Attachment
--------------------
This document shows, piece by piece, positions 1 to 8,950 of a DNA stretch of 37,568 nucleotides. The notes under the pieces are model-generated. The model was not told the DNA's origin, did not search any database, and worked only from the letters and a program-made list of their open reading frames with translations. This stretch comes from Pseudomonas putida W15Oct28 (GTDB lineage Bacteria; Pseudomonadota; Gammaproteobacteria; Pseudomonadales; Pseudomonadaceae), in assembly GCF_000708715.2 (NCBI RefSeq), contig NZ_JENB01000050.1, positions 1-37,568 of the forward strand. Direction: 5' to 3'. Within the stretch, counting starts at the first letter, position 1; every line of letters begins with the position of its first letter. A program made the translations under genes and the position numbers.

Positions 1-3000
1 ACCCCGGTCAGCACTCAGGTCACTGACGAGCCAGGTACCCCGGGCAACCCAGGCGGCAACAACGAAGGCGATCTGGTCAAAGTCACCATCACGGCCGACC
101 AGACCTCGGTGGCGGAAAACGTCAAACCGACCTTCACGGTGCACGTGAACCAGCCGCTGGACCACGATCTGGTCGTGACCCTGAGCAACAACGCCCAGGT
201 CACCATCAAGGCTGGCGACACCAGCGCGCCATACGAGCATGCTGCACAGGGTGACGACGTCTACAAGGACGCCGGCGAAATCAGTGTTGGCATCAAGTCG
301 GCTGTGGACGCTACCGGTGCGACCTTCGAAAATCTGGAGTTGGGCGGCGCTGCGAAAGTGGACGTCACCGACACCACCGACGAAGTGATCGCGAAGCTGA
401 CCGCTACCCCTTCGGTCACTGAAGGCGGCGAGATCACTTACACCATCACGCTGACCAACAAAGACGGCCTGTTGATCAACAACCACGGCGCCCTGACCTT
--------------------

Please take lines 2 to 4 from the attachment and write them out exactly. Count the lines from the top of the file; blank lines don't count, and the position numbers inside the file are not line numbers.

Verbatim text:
Positions 1-3000
1 ACCCCGGTCAGCACTCAGGTCACTGACGAGCCAGGTACCCCGGGCAACCCAGGCGGCAACAACGAAGGCGATCTGGTCAAAGTCACCATCACGGCCGACC
101 AGACCTCGGTGGCGGAAAACGTCAAACCGACCTTCACGGTGCACGTGAACCAGCCGCTGGACCACGATCTGGTCGTGACCCTGAGCAACAACGCCCAGGT